Just hours after a gunman fatally shot 10 people in Boulder, Colorado, Sen. Chris Murphy (D-CT) called for swift action on gun control legislation, saying that now is “the moment to make our stand.”
“This is the moment to make our stand. NOW,” Murphy wrote in a tweet Monday night.
“Today, our movement is stronger than the gun lobby. They are weak. We are potent. Finally, a President and a Congress that supports gun reform. No more Newtowns. No more Parklands. No more Boulders. Now – we make our stand,” the Connecticut Democrat added.
Just before 5 p.m. EST on Monday, a gunman opened fire in a King Soopers grocery store in Boulder, killing 10. Authorities have arrested one suspect, but the investigation will take several days, police said.
The shooting comes less than a week after another gunman shot and killed eight people at three massage parlors in the Atlanta area last week. A 21-year-old male suspect is also in custody in that case.
Earlier this month, Murphy reintroduced legislation to require federal background checks for all gun purchases, a proposal that made little progress while Republicans controlled the Senate.
The Background Check Expansion Act, co-sponsored by 43 Senate Democrats, would require unlicensed or private sellers to conduct a background check on the purchaser before selling them a firearm, including those selling online, at gun shows, and out of homes.
“Joe Biden and hundreds of congressional candidates from both parties ran on the issue of background checks. This is the year to get this bill passed into law,” Murphy said in a statement accompanying his reintroduction of the bill.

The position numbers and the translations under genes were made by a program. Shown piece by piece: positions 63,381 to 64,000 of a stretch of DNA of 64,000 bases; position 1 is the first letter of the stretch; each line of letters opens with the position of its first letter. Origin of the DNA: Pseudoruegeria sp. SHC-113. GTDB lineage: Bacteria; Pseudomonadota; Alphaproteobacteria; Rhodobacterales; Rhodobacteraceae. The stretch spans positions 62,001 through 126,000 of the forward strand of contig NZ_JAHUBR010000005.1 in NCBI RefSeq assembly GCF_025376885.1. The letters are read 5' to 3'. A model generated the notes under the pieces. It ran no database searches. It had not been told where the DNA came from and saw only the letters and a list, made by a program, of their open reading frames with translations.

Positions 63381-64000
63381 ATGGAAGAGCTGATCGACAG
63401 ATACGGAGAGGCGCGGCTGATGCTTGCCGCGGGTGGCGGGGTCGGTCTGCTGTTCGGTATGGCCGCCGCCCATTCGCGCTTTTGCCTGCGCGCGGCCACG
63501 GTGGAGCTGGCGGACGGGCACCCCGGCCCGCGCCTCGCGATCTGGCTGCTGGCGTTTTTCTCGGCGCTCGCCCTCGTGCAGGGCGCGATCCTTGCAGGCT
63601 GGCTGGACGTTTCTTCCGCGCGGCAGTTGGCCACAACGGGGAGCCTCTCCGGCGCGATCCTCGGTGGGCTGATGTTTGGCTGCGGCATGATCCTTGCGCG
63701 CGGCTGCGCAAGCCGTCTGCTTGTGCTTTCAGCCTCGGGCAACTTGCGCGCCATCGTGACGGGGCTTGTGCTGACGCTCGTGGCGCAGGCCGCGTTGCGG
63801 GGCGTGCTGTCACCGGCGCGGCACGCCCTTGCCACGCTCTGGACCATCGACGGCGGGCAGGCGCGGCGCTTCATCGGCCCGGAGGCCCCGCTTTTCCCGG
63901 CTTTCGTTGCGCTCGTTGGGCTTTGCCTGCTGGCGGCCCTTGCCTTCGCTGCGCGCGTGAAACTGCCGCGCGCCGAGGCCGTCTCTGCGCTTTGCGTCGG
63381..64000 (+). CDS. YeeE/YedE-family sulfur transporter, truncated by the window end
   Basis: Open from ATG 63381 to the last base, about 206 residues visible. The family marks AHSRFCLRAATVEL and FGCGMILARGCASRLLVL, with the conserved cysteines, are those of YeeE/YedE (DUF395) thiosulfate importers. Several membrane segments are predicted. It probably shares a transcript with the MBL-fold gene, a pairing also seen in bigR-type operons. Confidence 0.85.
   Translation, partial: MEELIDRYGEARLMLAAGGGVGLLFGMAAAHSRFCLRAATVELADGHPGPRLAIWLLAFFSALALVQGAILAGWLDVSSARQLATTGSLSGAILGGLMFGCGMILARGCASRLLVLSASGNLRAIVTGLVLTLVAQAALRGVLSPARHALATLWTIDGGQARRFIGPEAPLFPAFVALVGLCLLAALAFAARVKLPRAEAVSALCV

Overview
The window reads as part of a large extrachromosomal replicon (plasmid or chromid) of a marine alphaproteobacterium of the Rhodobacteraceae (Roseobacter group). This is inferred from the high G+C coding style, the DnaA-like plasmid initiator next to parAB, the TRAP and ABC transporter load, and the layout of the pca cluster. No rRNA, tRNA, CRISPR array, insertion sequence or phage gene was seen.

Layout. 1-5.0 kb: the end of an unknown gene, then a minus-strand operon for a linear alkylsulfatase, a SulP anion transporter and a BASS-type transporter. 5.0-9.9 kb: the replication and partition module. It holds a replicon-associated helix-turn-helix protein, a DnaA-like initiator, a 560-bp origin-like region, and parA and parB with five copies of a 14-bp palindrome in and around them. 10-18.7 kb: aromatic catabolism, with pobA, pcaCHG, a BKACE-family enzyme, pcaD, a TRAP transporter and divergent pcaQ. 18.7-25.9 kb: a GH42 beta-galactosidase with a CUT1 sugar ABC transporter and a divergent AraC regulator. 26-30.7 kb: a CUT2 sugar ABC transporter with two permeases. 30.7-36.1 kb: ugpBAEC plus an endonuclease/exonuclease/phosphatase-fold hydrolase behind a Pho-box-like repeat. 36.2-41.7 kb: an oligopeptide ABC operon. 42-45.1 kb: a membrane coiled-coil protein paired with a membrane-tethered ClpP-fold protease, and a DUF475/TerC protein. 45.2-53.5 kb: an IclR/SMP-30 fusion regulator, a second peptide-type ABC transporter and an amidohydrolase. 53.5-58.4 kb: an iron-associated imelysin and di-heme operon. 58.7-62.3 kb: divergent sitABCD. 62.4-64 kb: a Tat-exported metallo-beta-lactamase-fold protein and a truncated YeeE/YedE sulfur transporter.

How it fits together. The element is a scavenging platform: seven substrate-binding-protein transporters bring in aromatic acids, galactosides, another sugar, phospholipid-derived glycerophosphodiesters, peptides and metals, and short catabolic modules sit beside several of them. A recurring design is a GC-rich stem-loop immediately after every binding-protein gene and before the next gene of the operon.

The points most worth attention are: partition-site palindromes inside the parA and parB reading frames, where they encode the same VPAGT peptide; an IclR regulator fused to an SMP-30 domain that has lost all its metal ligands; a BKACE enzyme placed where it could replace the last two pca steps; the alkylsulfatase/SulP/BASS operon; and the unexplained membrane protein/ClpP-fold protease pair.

President Joe Biden campaigned on enacting universal background check legislation as well as closing loopholes that allow ineligible individuals to purchase firearms. With Democrats now in control of both chambers of Congress, the party hopes to see some legislative movement on gun control in the near future.
Senate Majority Leader Chuck Schumer (D-NY) said this month that Democrats now have an “opportunity to act” on background check legislation after years of such bills being dead on arrival to the Senate.
“For years, this bipartisan House-passed background checks bill languished in the Senate under Republican Leader Mitch McConnell. Now, with Senate Democrats in the Majority, we have the opportunity to act on this overwhelmingly popular, lifesaving legislation to protect American communities,” Schumer said in a statement.
Republican lawmakers have pointed out that universal background check legislation would not have prevented many of the recent mass shootings in the U.S., including the Parkland school shooting in February 2018 that killed 17 students and staff. Texas Republican Sen. John Cornyn noted that the shooters in both the Dayton and the El Paso shootings both passed background checks.
Enforcement of universal background checks would also be nearly impossible, critics say, since a criminal who wants a gun in order to commit a crime is less likely to submit to a background check or comply with other legal requirements such as even registering the gun.
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